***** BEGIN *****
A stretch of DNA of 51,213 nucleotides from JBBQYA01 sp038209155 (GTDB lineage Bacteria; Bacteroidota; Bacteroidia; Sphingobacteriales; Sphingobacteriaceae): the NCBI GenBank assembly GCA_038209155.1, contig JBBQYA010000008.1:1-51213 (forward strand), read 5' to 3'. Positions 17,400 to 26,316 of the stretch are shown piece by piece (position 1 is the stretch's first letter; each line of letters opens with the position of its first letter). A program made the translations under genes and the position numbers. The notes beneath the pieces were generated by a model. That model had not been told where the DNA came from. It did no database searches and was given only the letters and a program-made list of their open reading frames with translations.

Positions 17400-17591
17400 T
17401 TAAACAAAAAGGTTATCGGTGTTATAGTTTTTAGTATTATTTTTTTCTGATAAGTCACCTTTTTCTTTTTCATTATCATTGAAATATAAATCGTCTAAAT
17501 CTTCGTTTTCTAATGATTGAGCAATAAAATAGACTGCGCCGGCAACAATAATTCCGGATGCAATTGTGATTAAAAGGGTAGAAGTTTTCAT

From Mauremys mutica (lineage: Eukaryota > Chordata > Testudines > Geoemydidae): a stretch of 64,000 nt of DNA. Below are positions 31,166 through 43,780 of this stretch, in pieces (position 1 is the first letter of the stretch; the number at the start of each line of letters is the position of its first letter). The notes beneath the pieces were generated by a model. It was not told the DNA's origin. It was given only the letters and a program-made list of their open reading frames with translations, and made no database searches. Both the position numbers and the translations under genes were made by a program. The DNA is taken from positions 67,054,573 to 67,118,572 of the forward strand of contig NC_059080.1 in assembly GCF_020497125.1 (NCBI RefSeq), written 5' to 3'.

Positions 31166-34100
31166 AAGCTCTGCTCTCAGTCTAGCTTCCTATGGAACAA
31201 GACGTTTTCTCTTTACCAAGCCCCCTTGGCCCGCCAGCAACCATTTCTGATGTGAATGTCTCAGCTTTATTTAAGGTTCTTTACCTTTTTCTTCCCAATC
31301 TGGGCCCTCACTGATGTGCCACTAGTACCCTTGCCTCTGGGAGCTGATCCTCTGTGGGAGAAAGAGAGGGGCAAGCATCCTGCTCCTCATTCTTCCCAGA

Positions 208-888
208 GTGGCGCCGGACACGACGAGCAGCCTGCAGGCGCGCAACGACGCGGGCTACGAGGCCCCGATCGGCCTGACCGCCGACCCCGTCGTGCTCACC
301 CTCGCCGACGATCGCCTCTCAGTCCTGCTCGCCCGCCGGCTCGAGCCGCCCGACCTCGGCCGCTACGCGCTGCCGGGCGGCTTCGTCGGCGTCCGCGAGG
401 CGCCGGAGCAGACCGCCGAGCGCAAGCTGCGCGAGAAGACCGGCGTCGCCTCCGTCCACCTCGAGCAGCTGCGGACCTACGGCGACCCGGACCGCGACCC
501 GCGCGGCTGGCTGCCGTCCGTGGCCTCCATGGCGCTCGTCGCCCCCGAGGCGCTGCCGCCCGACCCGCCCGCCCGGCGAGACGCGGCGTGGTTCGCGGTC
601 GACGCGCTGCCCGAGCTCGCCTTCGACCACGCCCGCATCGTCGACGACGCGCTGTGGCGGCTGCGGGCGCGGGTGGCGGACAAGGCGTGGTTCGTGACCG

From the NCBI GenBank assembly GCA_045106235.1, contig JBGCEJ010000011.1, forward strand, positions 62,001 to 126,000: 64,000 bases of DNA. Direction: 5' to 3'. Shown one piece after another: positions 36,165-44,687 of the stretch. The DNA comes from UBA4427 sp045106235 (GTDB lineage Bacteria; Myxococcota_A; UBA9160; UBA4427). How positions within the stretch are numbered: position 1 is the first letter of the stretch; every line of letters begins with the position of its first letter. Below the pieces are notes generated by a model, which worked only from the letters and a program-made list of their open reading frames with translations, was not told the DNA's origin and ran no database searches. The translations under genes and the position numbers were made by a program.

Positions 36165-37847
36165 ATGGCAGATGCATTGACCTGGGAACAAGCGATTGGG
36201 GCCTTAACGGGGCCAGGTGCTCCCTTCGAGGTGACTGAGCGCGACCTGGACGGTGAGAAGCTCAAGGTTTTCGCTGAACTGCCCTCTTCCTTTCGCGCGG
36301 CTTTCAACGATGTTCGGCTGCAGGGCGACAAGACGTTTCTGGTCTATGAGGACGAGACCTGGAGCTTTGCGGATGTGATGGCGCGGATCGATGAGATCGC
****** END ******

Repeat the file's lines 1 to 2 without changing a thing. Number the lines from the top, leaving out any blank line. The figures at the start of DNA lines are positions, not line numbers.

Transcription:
A stretch of DNA of 51,213 nucleotides from JBBQYA01 sp038209155 (GTDB lineage Bacteria; Bacteroidota; Bacteroidia; Sphingobacteriales; Sphingobacteriaceae): the NCBI GenBank assembly GCA_038209155.1, contig JBBQYA010000008.1:1-51213 (forward strand), read 5' to 3'. Positions 17,400 to 26,316 of the stretch are shown piece by piece (position 1 is the stretch's first letter; each line of letters opens with the position of its first letter). A program made the translations under genes and the position numbers. The notes beneath the pieces were generated by a model. That model had not been told where the DNA came from. It did no database searches and was given only the letters and a program-made list of their open reading frames with translations.

Positions 17400-17591